Bruce Mims: On Change and Shift in Teaching and Learning
I spend a lot of my time and efforts in my dialogue in terms of education talking about change and shift in public education. In fact, the mantra I tout quite often is, “nothing in life is guaranteed but change and shift; it’ll either happen through us or to us, so we need to embrace it.” That phrase resonates for many things, but especially in education—and especially now. I’m at a point with what I keep reading in many dialogue strands, it’s no wonder education is so messed up: we keep making the same mistakes over and over again, yet we all expect something different to happen. Honestly, but respectfully, “NO”, it doesn’t work that way—ever. We’ve really got to start looking for different ways to solve our problems and move forward with public education. We are at a critical crossroads on many fronts; some would go further and argue we’re either at a tipping point or a breaking point. I think the reality is somewhere in between the two extremes
We are 13 years or so into “No Child Left Behind” and I think we can all agree it’s been a wholesale disaster of epic proportions. From the onset of the initiative, the language and rhetoric has been laced with racialized and economically based arguments designed to raise eyebrows, tug at our emotions, and generate a reaction that would ultimately lead to a wave of consensus that would be used as momentum for a wave of reform. Two wars and a pillaged economy later, the entire mandate that was NCLB has left public education a barren wasteland of rudimentary remediation and sanctions based on Mathematics and English Language Arts. What have we gained? Not much. Many have devoted a lot of time, energy, and resources resisting the forces of top-down imposition—some within reason, some have not been so reasonable. Regardless, NCLB remains an unfunded mandate that has created woeful inequities and inadequacies in terms of per pupil funding and spending, and a mindless obsession on high-stakes testing as the be all and tell all as it relates to measuring student learning—and the effectiveness of teaching for that matter.
Now that folks for the most part have come to their senses and concluded NCLB has been a wholesale failure, here comes the Common Core State Standards wave. I think we can all agree regardless of how we feel about the motives, underneath it all, Common Core State Standards IS an honest, earnest attempt to modernize the learning outcome/thinking aspect of content area standards to align with the realities of teaching and learning in the digital information age. Previous content area standards were created and delivered with the notion that teaching, learning, and the acquisition of knowledge was a one-way or “purveyor” type of dynamic, where teachers had all the information and conveyed it to students in a manner that allowed them to absorb, acquire, and apply it to the world around them. Some of us refer to this dynamic as “sage on stage”.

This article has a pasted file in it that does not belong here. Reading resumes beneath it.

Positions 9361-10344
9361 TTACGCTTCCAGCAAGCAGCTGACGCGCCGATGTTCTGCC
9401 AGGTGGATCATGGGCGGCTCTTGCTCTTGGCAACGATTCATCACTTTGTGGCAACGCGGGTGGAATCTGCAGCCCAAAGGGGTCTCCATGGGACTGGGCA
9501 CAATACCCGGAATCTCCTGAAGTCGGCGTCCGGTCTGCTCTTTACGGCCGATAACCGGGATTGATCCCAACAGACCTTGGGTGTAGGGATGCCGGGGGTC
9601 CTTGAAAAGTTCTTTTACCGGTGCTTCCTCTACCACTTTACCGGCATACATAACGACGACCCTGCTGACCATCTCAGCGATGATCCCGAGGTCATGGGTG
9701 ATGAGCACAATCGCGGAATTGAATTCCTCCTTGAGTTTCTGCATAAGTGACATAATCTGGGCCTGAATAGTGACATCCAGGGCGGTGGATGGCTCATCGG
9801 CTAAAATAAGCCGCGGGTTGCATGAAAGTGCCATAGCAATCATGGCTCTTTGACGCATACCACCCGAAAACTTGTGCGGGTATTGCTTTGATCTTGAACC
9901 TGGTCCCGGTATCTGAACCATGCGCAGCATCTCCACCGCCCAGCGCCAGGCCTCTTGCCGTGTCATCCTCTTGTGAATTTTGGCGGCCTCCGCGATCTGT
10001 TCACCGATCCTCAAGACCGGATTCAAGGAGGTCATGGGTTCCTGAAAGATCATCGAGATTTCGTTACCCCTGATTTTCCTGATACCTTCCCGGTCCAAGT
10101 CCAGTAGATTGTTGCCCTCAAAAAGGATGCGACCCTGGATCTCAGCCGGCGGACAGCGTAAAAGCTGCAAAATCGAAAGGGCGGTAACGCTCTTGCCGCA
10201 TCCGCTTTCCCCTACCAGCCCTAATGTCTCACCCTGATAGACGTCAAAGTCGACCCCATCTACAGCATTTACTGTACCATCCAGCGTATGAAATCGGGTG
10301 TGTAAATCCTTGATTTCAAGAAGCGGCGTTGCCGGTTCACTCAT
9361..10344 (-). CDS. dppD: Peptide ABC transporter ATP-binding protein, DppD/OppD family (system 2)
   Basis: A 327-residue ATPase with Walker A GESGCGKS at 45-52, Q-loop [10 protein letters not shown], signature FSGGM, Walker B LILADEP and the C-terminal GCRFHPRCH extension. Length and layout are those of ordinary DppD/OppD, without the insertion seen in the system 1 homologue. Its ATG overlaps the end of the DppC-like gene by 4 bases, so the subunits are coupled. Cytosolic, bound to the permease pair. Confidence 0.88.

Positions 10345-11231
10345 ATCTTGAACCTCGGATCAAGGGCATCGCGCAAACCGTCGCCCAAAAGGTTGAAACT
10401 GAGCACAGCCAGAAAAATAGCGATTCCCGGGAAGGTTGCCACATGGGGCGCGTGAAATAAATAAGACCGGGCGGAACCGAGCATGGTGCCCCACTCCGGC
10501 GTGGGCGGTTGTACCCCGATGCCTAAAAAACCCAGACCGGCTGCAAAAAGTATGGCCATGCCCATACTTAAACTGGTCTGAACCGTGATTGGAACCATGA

In some ways, Common Core State Standards does, indeed, change or shift the teaching and learning dynamic. True, there are some misaligned aspects of it all that can be revised or refined with dialogue, collaboration, planning, and doing, studying, reflecting, and revising. The thing that’s gotten completely out of hand though is the testing aspect of it all—really out of whack. We’ve taken the previous high-stakes testing mindset and morphed it into an entirely new monster that now factors in computer-based adaptive means to test kids and packaged it as “Smarter Balanced Assessment”. There’s also this sinister undercurrent of competing and conflicting interests and ulterior—perhaps profit seeking—motives that’s seeming fueling this wave of testing cycles; ultimately generating a lot of fear, confusion, anger, and, again, overall resistance. It all leaves one to wonder have we really learned anything from the folly from the last 13 years of NCLB. The way folks continue to spin the whole testing thing is quite irritating, if not insulting at times. It all leaves me to wonder whether or not we’ll ever get it right.
Okay, as it stands there are some flaws in Common Core State Standards; granted, it’s not all bad though. The whole testing thing is probably the biggest fundamental flaw, because it appears to originate from the previous NCLB mindset, and has now spiraled completely out of control with the evolution of new technologies; leaving one to wonder what’s really driving the motivation—profit or student needs? And then there’s folks who take to social media and simply say to resist it all and do nothing—really? How has that solved anything? Underneath “the fog” of it all, that’s how we ended up with the Vergara decision in California; and, now many states hope to replicate the arguments in an attempt to completely do away with tenure. My reaction to the notion of resistance is, keep that up and see where that gets us. I think we definitely need to keep talking, we need to keep writing, we need to keep engaging, we need to fortify our arguments with student learning outcomes based evidence. Otherwise, it’s nothing but diatribe. Public education as a whole is hanging in the balance.
Remember, change and shift will either happen through us or to us. It’s up to us, but I think we really need to remember it’s not our future we’re messing with—it’s that of our children…